Lecture 5 1/21/2013 12:24:00 PM
Cycles of the Sky, Part I
Reading: Chapter 2.
Quasar: a type of extremely bright galactic core containing a super-massive
At what time of year is the Earth closest to the sun?
The earth is closest to the sun at the beginning of January.
Our winter is at the same time as the Southern Hemisphere’s
summer, and vice versa.
So. Any explanation of the seasons must explain why they are
opposite in the northern and southern hemispheres, and cant
depend only on our distance from the sun.
Declination and right ascension are the equivalent of latitude and
longitude for the celestial sphere:
o Declination: angular distance north or south from the
celestial equator (negative if south)
o Right ascension: an angle measure east from the vernal
equinox, usually measured in hours.
A few terms describing the local sky wherever you are standing:
o Zenith: the point directly above your head:
Meridian: a north-south line passing through the zenith.
Sometimes also called the celestial meridian.
Horizon: all points at 90˚ away from the zenith. (where
the ground meets the sky)
Other occasionally useful terms:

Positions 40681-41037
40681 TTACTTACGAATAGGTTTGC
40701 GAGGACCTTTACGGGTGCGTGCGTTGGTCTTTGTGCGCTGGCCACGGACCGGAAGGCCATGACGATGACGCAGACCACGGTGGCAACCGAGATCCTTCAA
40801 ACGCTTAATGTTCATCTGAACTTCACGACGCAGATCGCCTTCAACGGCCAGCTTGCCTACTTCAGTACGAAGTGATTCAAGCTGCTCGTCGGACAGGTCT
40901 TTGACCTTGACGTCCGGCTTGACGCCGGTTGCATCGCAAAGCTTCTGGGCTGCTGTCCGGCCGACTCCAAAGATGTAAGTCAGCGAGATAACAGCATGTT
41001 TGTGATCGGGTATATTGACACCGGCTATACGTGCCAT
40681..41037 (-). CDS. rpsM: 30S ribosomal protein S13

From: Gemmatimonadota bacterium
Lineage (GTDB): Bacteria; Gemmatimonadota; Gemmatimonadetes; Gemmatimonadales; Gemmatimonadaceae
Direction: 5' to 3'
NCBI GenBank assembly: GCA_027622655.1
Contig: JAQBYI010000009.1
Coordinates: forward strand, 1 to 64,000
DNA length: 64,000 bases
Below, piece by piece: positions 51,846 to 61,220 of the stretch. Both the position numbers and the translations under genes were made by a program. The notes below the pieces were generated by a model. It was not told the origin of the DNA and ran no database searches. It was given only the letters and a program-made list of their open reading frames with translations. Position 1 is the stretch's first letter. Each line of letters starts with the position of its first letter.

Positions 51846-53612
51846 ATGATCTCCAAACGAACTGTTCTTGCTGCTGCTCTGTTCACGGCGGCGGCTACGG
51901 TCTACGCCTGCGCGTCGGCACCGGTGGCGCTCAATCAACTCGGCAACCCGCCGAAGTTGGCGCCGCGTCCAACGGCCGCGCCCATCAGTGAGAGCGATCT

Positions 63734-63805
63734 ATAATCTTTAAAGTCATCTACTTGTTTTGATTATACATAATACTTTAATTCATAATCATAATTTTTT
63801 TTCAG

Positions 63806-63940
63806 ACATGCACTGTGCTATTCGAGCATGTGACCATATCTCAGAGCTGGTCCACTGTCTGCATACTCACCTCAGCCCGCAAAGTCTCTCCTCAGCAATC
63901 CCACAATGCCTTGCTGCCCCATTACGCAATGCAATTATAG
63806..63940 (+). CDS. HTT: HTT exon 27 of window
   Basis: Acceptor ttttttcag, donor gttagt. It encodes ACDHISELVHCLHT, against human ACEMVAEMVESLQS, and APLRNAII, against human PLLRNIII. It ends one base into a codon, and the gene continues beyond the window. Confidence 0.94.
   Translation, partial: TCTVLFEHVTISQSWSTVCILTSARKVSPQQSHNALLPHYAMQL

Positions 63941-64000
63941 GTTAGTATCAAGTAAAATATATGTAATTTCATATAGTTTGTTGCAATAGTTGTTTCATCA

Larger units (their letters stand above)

o On the surface of any sphere, a circle whose centre is the
same as the centre of the sphere (for example, the equator is
a great circle, but other latitude lines are not.)
Hour circle: o Any great circle passing through both celestial poles—or, a
line of right ascension, equivalent to longitude lines on Earth.
A star that never sets, but always stays above the horizon.
Which starts are circumpolar depends on your latitude
o At the north pole, all visible starts are circumpolar.
o At the equator, none are circumpolar.
How do we figure out which stars re circumpolar?
Suppose your latitude is 40˚N.
Then the north celestial pole is 40˚ above the horizon.
Then any star less than 40˚ away from the NCP can never be below
That means, circumpolar stars have declinations bigger than 90
minus whatever your latitude is. (90 – 40 = 50˚)
More generally, circumpolar stars have declinations bigger than 90